Think about all that, and then think about George W. Bush’s remark that the poor can use the emergency room for healthcare. What will the outcomes be for asthma, diabetes, or even far less grave illnesses as gastro-esophogeal reflux, chronic pain problems, anemia, high cholesterol, high blood pressure if you rely on the emergency room?

Completely out of touch with reality.

How Is This Legal?

August 13, 2009

Must-see television:

Is it really me? Is it because I’m a left-wing loon? Should I just embrace the crazy?

It’s a mad, mad, mad, mad, mad, mad country.

Apparently, I Am A Nazi

August 9, 2009

Or so says Rush Limbaugh. Nancy Pelosi, it turns out, is similar to Adolf Hitler. And, as Joan Walsh points out, who would have ever predicted that our first black president would turn out to be a Nazi? Wow. What are the odds? I guess it makes sense, though, when you consider that Obama is a racist (according to Glenn Beck, he hates white people, apparently including his own mother, and he hates “white culture,” whatever that is). Hitler, of course, was born in Austria, and then became chancellor of Germany. Obama was born in Kenya or Indonesia or somewhere and became our pretender-usurper False-Dmitri president. And, as many on the right have pointed out, including Beck and Limbaugh, the logo for Obama’s healthcare plan look an awful lot like swastika-type Hitler things. Or something like that.

Sarah Palin has chimed in to tell us that Obama is going to set up “death panels” at which he parents and her child will be judged unfit to live:

“The America I know and love is not one in which my parents or my baby with Down Syndrome will have to stand in front of Obama’s ‘death panel’ so his bureaucrats can decide, based on a subjective judgment of their ‘level of productivity in society,’ whether they are worthy of health care. Such a system is downright evil.”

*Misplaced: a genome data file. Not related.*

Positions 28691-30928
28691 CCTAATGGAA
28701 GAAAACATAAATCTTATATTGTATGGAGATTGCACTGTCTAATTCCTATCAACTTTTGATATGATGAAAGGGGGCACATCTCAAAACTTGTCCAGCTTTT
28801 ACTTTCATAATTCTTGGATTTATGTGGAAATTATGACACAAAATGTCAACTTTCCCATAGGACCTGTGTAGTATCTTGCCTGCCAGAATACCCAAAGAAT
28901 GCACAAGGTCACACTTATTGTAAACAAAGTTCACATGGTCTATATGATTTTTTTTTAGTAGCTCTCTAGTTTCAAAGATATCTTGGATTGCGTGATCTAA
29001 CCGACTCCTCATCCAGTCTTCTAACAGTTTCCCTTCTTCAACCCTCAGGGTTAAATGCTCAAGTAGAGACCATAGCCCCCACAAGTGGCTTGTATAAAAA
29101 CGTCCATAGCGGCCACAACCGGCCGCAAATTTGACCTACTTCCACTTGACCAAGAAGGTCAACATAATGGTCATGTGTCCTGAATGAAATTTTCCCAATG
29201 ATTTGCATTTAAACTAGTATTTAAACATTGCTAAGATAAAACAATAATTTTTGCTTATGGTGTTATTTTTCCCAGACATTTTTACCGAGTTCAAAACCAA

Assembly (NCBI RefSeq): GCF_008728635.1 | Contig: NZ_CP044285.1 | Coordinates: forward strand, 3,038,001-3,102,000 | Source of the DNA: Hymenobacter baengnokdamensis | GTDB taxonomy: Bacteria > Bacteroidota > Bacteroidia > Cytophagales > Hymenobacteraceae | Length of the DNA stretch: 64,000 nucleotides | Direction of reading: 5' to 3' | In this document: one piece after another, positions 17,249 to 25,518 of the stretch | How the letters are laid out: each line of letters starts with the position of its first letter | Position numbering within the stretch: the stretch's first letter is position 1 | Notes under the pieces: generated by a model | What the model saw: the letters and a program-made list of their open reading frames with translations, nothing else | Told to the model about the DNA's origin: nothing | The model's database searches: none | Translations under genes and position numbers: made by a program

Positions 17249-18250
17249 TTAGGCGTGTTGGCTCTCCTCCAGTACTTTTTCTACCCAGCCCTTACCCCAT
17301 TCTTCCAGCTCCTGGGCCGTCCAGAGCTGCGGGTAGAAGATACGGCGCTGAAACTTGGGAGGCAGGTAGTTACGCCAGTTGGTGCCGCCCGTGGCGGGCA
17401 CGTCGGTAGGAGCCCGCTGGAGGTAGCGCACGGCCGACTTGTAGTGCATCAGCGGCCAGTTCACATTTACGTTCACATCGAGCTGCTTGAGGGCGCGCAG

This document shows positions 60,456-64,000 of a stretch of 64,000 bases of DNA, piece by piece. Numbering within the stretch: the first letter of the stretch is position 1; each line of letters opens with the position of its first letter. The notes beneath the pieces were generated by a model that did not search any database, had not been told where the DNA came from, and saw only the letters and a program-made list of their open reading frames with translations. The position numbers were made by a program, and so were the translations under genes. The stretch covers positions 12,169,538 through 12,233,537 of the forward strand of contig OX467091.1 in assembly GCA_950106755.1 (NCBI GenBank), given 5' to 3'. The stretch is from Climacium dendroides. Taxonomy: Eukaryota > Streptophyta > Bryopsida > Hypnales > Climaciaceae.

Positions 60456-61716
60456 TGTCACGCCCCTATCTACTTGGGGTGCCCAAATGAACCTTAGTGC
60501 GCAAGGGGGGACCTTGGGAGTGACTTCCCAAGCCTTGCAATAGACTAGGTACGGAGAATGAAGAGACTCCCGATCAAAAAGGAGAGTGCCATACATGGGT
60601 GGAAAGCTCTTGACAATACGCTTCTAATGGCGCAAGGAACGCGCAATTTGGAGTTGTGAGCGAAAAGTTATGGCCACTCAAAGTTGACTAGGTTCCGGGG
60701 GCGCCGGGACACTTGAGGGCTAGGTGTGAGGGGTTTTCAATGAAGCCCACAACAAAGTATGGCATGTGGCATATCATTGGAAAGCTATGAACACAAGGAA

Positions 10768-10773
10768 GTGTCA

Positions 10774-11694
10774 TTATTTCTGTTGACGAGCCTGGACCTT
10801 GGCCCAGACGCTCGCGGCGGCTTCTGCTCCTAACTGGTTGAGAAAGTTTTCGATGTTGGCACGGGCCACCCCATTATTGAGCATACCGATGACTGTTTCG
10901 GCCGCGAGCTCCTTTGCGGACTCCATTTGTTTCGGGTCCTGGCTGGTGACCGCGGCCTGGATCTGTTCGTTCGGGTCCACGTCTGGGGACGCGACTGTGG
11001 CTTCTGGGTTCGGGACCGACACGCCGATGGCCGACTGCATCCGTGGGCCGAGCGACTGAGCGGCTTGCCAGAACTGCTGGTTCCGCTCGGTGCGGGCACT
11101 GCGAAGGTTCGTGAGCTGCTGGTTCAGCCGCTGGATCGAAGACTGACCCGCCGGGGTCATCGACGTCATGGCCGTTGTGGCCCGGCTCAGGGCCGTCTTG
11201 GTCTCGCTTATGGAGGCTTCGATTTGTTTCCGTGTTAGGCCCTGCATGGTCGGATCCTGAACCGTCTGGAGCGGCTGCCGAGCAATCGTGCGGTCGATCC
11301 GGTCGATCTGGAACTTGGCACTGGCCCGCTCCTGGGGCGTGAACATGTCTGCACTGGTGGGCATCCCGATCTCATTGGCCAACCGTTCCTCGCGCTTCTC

And the wingnuts are showing up at town halls, flipping out and near-rioting over some sort of Nazi euthanasia plan.

And the list goes on and on and on.

My question is, what the living #$%#$% #$%#$% is this? Why is this crazy #$%#$ being covered by the press? Why, after saying crazy nonsense like this, are people like Newt Gingrich and Michelle Malkin asked onto major network news programs? If I said stuff like this at work, I’d be treated like a plague victim. Death panels???? Obama’s a Nazi??? The Democrats are like Nazis because (this is Rush Limbaugh and Jonah Goldberg saying this) the Nazis too were vegetarians and supported animal rights and didn’t like pollution???

Wait, the Nazis wore shirts and pants? DEMOCRATS wear shirts and pants!!! They’re Nazis!!! ARE YOU SHITTING ME??

People, this is entirely beneath us. I have nothing to offer in a healthcare “debate” that involves Hitler, Nazis, killing old people, FEMA death camps, a black Nazi fake president, and God only knows what else. I understand that insurance companies need to protect their $$$, and they’ll do it any way possible. I understand that the Republicans could care less about the content of any healthcare legislation and are just looking to defeat Obama’s #1 legislative project, willing to say whatever they need to to accomplish that. But really, “death panels?” We’re going to go THERE? And there are a lot of people out there who believe it??